Civil Law vs Criminal Law

Cite this article as:"Civil Law vs Criminal Law," in The Business Professor, updated January 1, 2015, last accessed May 25, 2020,
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Civil Law versus Criminal Law
What is the difference between civil law and criminal law?

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What is “civil law” and “criminal law”?

Do not be confused by the various uses of the word civil within the legal system. Civil law may refer to a system of law, but it generally refers to civil actions — which are legal actions between individuals. In this case, it means suing or bringing a lawsuit against an individual, a business, or a governmental body. Criminal law, in contrast, refers to the rules and procedures for enforcing those rules prohibiting “bad acts” of individuals within the governing body’s jurisdiction. While civil actions seek compensation for losses or an order from the court restricting certain conduct, criminal actions seek to punish individuals for violating a criminal law. Often, an individual’s actions will subject her to a criminal prosecution by the government as well as a civil action by an injured party.

Discussion: What are some types of criminal activity that are also civil causes of action? Can you think of any examples of criminal prosecutions that resulted in acquittal in a criminal trial but resulted in liability in a civil lawsuit?

Discussion Input

  • Criminal activities that are also civil causes of action. The major causes of action include assault, fraud, slander, negligence, intentional infliction of emotional distress, battery. In Ohio, there is a statute that permits civil law suits based on criminal acts. This statute provides that “if anyone is injured by a criminal act, he can be compensated fully unless exempted by the court; he can be compensated for the attorney fees and recover punitive damages if authorized by a section in the revised code”. So, any criminal activity can be a civil cause of action based on the state laws. Examples of criminal prosecutions that resulted in acquittal in a criminal trial but resulted in liability in a civil lawsuit?  A good example of such a case is the O.J Simpsons case. He was first charged based on criminal for killing his ex wife and her friend. According to criminal law, O.J had committed a crime, which was killing, and was subjected to the consequences set by the Government. He was acquitted for this. However, the State of California sued O.J on a civil lawsuit because murder doesn’t just affect the individual, it affects the society. In this case, O.J was found guilty and sentenced to 33 years in prison.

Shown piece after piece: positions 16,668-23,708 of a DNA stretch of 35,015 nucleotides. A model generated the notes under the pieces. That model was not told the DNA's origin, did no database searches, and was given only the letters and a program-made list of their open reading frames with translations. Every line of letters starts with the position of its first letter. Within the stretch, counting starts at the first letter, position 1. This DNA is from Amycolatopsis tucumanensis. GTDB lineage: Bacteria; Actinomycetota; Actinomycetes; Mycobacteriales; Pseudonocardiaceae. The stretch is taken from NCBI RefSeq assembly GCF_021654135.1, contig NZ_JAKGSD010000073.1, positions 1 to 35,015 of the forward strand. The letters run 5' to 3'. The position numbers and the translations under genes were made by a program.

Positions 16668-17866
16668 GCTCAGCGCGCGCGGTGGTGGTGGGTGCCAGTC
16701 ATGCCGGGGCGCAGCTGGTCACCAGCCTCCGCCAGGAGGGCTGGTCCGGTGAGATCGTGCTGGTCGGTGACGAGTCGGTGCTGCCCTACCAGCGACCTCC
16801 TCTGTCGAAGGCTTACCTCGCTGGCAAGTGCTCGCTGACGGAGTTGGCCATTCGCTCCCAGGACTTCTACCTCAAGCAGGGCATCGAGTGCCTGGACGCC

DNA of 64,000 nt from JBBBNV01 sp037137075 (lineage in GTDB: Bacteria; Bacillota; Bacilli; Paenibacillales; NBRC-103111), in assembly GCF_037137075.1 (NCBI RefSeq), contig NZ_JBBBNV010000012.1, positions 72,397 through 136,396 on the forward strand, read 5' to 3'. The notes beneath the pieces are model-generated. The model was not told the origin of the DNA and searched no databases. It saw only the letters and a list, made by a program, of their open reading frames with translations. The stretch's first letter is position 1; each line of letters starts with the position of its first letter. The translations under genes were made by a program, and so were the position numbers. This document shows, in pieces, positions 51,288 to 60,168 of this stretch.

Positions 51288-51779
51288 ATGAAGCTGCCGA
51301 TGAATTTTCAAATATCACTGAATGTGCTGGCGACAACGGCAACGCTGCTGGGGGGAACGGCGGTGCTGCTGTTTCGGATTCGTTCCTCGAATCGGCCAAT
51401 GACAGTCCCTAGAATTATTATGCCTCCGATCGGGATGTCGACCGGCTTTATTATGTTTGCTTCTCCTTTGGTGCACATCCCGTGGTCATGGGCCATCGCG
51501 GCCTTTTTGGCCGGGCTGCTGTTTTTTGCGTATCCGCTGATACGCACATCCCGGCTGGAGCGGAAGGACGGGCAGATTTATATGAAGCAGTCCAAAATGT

Practice Question: Anne-Marie is generally a likable person. One day while hanging out with her friends, she gets into an argument with Wilson. During the argument, he says some very offensive and slanderous things about Anne-Marie. Unwilling to take Wilson’s verbal abuse, Anne-Marie sprays him in the face with a can of mace that she carries in her purse. Wilson falls to the ground in pain. Some bystanders see Wilson in pain and call the police and rescue squad. It turns out that Wilson suffers severe damage to his sight because of the caustic spray. Because of the incident, Anne-Marie ultimately serves 30 days in jail and is forced to pay a judgment to Wilson for $50,000. Is Anne-Marie’s punishment a result of criminal law, civil law, or both?

Proposed Answer

  • In my opinion, this is a result of both criminal and civil law. Anne-Marie was involved in an argument with Wilson. The argument was not life threatening but she still used the spray, a criminal activity since she intentionally caused physical harm. Her criminal activities attracted the civil law since it caused damage to Wilson’s eyesight. While Anne-Marie was made subject to criminal proceedings from the state, she was also sued by Wilson. As plaintiff, Wilson received a judgment of $50K against Anne-Marie.

Academic Research

Katz, Elizabeth, Criminal Law in a Civil Guise: The Evolution of Family Courts and Support Laws (August 6, 2018). University of Chicago Law Review, 2019. Available at SSRN:

Klein, Susan R., Redrawing the Civil-Criminal Boundary. Buffalo Criminal Law Review, Symposium Issue on Criminal Procedure, No. 2, No. 2, Spring 1999. Available at SSRN: or

Fellmeth, Aaron Xavier, Civil and Criminal Sanctions in the Constitution and Courts. Georgetown Law Journal, Vol. 94, November 2005. Available at SSRN:

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